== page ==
Resource Management

Resource management


 

Water Management

Because St. Catherine Creek NWR was established for wintering waterfowl, and because it is within the floodplain of the Mississippi River, water management is the most important management tool for the refuge’s resources.  Water levels are actively managed on nearly 1,500 acres of refuge impoundments or shallow water pools. Levels are managed to provide a variety of wetland conditions to produce plants for ducks, mudflat for shorebirds, and shallow water for wading birds. By raising and lowering water levels throughout the year, refuge staff has the ability to simulate natural and dynamic wetland cycles.  

Cooperative Farming

St. Catherine Creek NWR has an active cooperative farming program for the primary purpose of providing food and other needed habitats for waterfowl and other wildlife.  Through a cooperative farm agreement, the farmer utilizes a portion of the refuge to plant crops and leaves or plants unharvested grain crops such as corn, milo, or rice for refuge wildlife as rent.  Utilizing the farmer to manage early succession habitat and provide high energy foods for ducks and geese, this program allows the refuge to fulfill its purpose efficiently and successfully. 

Deer Harvest Management

Deer hunting is a significant public use on St Catherine Creek NWR but is also used to manage the deer herd and as a result provide healthy habitat.  Deer populations should be reduced to under carrying capacity or at a density that the habitat can support.  Removing a portion of the herd annually with the appropriate age structure and sex ratios should result in a healthy herd.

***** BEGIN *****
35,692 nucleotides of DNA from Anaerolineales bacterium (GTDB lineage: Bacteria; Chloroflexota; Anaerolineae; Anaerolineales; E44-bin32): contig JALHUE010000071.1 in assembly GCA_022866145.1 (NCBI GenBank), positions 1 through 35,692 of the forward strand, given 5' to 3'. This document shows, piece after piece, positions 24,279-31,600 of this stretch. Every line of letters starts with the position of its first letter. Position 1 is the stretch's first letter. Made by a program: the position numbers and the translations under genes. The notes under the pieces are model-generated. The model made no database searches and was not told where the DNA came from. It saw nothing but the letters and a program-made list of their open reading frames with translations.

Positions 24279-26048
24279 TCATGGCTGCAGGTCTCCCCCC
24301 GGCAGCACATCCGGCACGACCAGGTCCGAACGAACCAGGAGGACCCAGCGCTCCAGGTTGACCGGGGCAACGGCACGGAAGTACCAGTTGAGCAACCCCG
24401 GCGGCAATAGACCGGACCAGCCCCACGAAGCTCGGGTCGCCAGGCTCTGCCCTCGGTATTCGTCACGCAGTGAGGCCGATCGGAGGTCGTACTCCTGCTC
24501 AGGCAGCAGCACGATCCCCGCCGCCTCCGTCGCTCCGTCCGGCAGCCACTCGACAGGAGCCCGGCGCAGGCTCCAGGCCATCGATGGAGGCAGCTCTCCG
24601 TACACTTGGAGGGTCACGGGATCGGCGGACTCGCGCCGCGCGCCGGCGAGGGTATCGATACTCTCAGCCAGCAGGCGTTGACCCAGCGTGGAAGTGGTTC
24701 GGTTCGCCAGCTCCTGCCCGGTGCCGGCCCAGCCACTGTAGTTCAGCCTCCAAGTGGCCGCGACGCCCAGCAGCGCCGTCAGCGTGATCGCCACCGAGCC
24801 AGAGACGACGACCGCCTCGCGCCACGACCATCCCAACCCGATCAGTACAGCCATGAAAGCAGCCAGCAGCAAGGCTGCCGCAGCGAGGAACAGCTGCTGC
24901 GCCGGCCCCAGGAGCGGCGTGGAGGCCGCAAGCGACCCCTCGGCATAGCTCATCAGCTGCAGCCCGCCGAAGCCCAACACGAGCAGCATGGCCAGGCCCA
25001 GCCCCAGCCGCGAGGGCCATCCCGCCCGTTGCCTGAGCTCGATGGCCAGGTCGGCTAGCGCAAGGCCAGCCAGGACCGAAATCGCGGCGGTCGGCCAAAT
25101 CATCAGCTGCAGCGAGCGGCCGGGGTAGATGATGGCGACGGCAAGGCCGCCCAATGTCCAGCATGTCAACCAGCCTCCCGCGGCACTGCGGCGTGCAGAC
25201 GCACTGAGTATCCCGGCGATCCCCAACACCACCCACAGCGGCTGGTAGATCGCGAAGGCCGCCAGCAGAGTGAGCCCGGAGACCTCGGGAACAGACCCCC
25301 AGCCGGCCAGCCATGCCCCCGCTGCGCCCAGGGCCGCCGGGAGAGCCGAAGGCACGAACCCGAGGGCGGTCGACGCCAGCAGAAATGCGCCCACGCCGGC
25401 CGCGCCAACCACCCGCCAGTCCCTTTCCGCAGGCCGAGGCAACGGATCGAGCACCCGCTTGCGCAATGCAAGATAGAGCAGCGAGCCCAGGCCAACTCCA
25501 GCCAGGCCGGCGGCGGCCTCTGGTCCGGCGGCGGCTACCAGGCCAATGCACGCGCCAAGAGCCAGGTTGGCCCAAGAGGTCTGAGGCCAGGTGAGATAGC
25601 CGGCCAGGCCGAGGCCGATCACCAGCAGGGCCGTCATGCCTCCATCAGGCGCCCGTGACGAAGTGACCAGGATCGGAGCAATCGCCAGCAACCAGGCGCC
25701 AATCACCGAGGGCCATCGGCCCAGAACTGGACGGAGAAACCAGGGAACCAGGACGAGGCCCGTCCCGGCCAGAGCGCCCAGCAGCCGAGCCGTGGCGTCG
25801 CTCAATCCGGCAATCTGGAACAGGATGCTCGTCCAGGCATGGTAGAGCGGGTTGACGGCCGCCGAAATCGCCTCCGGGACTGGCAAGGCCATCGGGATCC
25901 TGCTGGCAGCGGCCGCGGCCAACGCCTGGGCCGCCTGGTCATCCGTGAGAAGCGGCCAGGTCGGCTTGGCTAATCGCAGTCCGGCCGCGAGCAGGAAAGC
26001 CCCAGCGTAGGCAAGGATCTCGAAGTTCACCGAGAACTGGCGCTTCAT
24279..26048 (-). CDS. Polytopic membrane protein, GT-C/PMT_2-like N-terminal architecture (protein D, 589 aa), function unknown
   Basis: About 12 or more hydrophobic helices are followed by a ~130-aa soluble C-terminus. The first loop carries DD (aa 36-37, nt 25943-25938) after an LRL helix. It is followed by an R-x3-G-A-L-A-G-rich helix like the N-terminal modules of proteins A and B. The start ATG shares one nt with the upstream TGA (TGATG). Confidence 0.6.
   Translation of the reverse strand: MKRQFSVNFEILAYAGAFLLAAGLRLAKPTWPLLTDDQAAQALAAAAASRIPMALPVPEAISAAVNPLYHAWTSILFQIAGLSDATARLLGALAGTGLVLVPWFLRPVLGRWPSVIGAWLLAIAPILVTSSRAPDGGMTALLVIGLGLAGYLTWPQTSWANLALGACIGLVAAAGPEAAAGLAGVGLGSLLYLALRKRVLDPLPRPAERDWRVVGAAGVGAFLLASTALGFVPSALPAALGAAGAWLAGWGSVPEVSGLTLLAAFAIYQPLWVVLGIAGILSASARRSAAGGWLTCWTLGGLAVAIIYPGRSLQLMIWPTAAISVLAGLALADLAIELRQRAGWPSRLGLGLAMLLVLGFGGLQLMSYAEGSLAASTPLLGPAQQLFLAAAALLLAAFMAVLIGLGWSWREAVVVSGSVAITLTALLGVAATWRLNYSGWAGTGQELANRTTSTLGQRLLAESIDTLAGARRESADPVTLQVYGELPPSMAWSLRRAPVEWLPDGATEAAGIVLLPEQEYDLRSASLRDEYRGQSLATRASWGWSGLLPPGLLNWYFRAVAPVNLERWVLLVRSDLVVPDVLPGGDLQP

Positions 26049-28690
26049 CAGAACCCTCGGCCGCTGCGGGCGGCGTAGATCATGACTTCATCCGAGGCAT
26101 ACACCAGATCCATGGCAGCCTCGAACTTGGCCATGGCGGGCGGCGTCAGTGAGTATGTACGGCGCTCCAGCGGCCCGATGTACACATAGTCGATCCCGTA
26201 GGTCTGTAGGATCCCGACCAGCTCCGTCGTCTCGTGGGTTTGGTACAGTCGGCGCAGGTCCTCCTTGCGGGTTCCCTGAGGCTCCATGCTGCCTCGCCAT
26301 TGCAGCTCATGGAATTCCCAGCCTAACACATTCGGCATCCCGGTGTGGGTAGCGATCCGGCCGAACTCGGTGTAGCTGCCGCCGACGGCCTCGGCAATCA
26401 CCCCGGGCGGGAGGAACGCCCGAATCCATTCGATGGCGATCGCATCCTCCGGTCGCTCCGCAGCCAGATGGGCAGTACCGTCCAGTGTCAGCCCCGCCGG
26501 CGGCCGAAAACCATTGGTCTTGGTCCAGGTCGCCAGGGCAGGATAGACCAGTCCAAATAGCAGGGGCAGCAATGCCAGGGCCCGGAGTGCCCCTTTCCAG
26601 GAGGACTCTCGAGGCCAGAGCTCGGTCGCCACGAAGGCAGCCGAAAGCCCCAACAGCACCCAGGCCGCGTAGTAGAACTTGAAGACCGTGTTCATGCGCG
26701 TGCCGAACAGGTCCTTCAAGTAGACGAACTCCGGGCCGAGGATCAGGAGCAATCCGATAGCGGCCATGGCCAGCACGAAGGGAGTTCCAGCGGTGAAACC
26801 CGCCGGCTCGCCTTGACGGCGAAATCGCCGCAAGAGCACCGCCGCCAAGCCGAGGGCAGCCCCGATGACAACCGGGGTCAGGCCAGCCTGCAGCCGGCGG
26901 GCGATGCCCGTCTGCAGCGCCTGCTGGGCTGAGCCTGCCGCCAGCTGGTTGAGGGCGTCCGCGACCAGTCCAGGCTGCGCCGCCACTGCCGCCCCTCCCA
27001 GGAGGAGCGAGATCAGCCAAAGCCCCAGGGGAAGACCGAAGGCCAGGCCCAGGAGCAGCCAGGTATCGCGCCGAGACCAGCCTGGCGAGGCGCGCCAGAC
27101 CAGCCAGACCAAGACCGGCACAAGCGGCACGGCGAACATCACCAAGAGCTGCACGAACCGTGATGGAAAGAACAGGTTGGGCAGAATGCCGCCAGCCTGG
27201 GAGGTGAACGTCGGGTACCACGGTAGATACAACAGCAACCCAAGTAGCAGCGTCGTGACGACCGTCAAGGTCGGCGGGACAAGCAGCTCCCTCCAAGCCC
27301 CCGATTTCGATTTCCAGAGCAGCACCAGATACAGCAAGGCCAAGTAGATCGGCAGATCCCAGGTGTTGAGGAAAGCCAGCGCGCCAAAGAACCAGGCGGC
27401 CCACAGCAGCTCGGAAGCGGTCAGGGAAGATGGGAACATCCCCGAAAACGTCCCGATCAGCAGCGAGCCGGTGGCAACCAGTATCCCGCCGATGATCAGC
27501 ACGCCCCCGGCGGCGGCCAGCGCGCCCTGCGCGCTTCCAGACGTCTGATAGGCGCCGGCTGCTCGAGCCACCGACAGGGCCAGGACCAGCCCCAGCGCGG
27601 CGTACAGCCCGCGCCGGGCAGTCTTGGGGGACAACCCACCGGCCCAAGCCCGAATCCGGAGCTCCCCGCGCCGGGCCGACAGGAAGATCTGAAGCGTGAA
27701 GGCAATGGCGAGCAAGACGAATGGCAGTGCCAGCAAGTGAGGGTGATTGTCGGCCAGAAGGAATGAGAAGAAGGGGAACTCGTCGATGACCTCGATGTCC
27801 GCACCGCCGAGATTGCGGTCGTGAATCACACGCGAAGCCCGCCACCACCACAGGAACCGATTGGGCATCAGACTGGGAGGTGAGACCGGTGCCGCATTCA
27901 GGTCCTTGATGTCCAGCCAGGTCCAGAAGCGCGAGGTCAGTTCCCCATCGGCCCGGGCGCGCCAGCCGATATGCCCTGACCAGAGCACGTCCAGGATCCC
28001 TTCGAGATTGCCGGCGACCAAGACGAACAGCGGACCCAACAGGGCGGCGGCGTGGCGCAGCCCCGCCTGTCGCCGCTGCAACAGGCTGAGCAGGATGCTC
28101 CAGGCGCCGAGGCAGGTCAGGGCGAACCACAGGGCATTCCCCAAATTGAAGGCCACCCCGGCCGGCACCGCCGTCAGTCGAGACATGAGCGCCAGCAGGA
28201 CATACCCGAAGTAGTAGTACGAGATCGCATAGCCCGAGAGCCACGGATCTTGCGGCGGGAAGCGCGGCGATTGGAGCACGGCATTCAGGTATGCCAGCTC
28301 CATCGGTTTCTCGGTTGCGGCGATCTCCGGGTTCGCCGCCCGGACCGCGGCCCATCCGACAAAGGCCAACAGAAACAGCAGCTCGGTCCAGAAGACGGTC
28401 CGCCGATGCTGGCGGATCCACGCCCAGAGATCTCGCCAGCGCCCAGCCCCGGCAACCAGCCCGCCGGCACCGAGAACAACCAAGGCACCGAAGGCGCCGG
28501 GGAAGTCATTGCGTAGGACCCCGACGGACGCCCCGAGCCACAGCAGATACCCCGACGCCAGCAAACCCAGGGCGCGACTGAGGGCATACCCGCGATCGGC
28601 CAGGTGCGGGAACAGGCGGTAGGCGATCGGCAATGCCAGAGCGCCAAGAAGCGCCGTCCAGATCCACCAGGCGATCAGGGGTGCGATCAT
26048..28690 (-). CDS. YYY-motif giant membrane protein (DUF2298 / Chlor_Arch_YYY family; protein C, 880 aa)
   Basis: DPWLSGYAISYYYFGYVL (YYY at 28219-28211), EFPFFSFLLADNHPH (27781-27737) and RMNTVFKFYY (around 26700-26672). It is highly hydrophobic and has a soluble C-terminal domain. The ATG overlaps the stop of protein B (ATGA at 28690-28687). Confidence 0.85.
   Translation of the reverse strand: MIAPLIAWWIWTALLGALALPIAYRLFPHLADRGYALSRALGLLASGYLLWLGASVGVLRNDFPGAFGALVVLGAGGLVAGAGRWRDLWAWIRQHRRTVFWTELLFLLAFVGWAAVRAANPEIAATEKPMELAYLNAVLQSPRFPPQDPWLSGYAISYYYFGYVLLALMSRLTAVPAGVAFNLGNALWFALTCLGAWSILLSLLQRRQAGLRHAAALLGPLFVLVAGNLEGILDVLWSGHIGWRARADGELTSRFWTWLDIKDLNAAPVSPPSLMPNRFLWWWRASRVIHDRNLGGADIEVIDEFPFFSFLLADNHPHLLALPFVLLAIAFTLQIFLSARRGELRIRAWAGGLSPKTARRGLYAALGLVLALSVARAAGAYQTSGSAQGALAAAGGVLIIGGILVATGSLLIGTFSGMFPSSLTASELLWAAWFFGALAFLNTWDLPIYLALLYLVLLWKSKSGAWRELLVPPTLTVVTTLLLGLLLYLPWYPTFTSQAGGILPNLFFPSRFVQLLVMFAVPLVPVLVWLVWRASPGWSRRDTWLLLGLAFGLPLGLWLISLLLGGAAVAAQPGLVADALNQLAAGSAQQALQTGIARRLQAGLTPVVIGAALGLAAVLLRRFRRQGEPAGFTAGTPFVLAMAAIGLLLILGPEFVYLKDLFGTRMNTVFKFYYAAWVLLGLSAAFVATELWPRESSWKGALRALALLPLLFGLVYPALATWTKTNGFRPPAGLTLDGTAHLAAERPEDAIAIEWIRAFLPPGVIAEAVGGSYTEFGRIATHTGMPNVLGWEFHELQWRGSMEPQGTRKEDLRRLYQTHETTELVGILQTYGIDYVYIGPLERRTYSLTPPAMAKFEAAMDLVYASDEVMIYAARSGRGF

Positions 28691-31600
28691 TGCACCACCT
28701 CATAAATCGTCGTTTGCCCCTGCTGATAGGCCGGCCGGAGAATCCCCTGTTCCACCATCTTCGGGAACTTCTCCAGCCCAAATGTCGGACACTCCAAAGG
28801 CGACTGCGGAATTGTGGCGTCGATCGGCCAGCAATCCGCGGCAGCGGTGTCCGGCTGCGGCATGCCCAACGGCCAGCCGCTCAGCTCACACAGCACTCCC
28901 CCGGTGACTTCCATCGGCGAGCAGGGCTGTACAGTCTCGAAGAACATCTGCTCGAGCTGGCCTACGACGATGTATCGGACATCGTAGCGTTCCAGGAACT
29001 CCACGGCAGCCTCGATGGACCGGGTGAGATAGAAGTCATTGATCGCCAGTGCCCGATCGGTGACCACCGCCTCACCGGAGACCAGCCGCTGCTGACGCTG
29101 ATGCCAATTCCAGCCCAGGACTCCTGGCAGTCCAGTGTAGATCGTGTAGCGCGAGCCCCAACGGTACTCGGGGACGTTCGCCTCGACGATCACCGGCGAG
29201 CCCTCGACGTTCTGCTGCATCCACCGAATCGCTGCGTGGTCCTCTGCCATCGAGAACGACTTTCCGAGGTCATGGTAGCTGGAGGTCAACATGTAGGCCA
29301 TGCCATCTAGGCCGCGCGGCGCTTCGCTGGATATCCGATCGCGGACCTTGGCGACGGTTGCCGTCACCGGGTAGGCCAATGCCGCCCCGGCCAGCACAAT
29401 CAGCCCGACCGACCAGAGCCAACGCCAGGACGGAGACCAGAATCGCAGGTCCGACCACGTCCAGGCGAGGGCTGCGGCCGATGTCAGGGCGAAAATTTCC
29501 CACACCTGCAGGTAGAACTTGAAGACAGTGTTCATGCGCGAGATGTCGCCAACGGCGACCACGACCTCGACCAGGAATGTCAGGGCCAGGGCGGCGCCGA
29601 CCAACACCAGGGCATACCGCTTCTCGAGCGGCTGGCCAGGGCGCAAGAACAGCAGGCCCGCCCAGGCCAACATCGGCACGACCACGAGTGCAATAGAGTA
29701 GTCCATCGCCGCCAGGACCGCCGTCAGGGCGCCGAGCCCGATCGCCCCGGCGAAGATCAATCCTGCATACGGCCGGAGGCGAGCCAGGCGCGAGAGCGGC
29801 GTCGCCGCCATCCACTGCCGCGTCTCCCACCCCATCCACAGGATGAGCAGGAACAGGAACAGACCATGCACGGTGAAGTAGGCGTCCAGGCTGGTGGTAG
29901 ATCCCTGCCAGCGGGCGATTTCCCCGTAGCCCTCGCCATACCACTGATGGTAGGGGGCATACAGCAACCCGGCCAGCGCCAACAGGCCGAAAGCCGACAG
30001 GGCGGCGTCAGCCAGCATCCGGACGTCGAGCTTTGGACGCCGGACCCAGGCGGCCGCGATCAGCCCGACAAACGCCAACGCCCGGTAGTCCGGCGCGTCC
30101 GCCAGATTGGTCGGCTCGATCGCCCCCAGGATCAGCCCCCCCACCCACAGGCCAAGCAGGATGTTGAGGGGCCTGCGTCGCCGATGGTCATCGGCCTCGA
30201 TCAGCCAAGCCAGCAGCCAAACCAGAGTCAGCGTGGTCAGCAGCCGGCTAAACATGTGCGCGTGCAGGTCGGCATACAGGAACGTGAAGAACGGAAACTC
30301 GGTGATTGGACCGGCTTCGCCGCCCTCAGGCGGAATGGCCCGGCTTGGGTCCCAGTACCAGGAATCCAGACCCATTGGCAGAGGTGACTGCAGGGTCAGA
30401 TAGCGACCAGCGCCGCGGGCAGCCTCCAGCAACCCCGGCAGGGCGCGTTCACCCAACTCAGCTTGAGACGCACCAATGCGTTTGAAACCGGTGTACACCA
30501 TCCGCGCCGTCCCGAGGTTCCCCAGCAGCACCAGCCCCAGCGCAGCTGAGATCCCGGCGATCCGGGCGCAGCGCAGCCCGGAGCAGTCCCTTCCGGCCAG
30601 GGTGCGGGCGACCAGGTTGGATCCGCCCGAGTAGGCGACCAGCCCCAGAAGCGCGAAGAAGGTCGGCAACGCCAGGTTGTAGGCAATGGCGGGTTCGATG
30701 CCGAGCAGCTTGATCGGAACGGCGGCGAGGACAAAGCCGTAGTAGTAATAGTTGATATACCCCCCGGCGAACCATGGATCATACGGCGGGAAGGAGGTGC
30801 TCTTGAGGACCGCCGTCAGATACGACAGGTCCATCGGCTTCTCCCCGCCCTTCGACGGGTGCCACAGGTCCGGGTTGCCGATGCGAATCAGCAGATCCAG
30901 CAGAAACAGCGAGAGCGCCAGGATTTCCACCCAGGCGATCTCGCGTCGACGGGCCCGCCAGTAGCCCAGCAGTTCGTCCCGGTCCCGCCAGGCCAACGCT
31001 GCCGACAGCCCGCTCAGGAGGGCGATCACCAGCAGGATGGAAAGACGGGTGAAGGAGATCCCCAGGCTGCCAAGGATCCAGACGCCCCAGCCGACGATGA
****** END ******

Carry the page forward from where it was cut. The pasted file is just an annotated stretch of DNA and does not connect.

Trapping Occurs on this Refuge

Trapping is a wildlife management tool used on some national wildlife refuges. Trapping may be used to protect endangered and threatened species or migratory birds or to control certain wildlife populations. The U.S. Fish and Wildlife Service also views trapping as a legitimate recreational and economic activity when there are harvestable surpluses of fur-bearing mammals. On this refuge trapping occurs only as a wildlife management tool and is prohibited by the public. Outside of Alaska, refuges that permit trapping as a recreational use may require trappers to obtain a refuge special use permit. Signs are posted on refuges where trapping occurs. Contact the refuge manager for specific regulations. Click here for more information.